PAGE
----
Athletes and consumers who want to live a healthy lifestyle are increasingly reaching out for enhanced waters and sports drinks. A growing body of scientific evidence, however, indicates that old-fashioned beverages — tea and coffee — are the elixirs for nutrition, health and workout recovery.
Modern science is only now verifying why ancient civilizations have, for millennia, depended on tea (Camellia sinensis) for medicinal purposes. The biochemical makeup of tea includes carbohydrates, enzymes, lipids, polyphenols, and proteins. Besides containing more polyphenols than many fruits and vegetables, the antioxidant-rich tea is also rich in phyto-compounds that fight cell-damaging oxidative stress.
Oxidative stress is a molecular imbalance that impedes the body's ability to eliminate harmful compounds that can cause cellular damage and has been associated with chronic health issues such as atherosclerosis, diabetes, dementia, and even cancer. Because tea is loaded with compounds that shield cells from oxidative stress, tea is gaining popularity as a natural dietary aid to lower the risk of these conditions. Scientific research illustrates that compounds in tea are associated with the following:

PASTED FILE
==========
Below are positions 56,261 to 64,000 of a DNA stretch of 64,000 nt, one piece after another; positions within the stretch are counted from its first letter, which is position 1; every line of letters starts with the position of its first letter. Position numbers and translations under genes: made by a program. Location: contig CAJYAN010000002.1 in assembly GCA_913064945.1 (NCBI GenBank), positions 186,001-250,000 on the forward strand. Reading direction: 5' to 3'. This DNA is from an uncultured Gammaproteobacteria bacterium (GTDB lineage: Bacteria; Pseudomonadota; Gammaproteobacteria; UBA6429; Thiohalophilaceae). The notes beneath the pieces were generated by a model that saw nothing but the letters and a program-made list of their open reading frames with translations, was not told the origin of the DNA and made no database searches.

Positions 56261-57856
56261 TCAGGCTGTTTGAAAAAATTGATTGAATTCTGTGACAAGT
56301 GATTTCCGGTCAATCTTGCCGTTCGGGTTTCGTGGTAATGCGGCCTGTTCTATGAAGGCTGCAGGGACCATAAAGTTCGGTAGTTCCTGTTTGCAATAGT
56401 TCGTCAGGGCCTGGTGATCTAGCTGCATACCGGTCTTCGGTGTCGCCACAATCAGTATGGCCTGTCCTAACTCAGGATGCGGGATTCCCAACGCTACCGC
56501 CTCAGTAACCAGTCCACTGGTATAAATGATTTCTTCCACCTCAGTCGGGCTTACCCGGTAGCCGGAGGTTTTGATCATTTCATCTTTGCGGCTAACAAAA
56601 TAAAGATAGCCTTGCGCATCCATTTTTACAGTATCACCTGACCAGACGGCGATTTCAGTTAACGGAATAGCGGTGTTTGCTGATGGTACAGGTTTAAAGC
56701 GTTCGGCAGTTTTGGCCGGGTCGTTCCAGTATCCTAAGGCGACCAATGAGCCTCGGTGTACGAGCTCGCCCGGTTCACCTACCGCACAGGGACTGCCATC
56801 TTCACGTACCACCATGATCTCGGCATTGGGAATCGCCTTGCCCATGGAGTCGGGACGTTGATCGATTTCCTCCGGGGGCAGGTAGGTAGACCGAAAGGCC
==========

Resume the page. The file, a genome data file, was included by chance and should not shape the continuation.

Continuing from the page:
• Prevention of atherosclerosis (cardiovascular health)
• Lower levels of LDL (bad) cholesterol (cardiovascular health)
• Protection against cancer
• Prevention of liver disease
• Improved weight loss
• Reduced risk of dying from all causes
• Prevention of blood-clot formation
• Improved recovery from heart attacks
• Lower blood pressure
• Lower risk of gallstones
• Prevention of type 2 diabetes
• Prevention of osteoporosis (bone health)
• Protection against Alzheimer’s disease (brain health)
Does the color of the tea matter?
Yes, it does.
Tea may be classified into four main categories: black, green, white, and oolong. These differ not only in appearance, flavor, potency of flavor, composition and concentration of phyto-nutrients, but also in how they are prepared and consumed.
Black tea is oxidized and fermented tea and is the strongest of all tea types. Oolong is a traditional Chinese tea made by a unique process that includes withering under the strong sun and oxidation before curling and twisting into characteristic shapes. Green tea is less processed and less oxidized than the previous two types, and is steamed but not fermented like black and oolong. White tea is harvested from the delicate buds and very young leaves that are only allowed to only wilt in natural sunlight and prevented oxidation or further fermentation.
Black tea is richer in flavor and is therefore ideal for drinking with milk and a sweetener, or for making iced tea. White tea and green tea tend to be much higher in EGCG (epigallocatechin gallate) an antioxidant also found in red wine, chocolate, berries and apples. Oolong tea is best when sipped in tasting cups than in a mug and may be brewed multiple times, the third or fourth steeping usually being the best.
Readers may want to know that although tea has been brewed for over 500,000 years, the tea bag, an American invention dating from 1904, is largely responsible for the ubiquity of tea around the world.
Next: Coffee perks: energy and a multitude of health benefits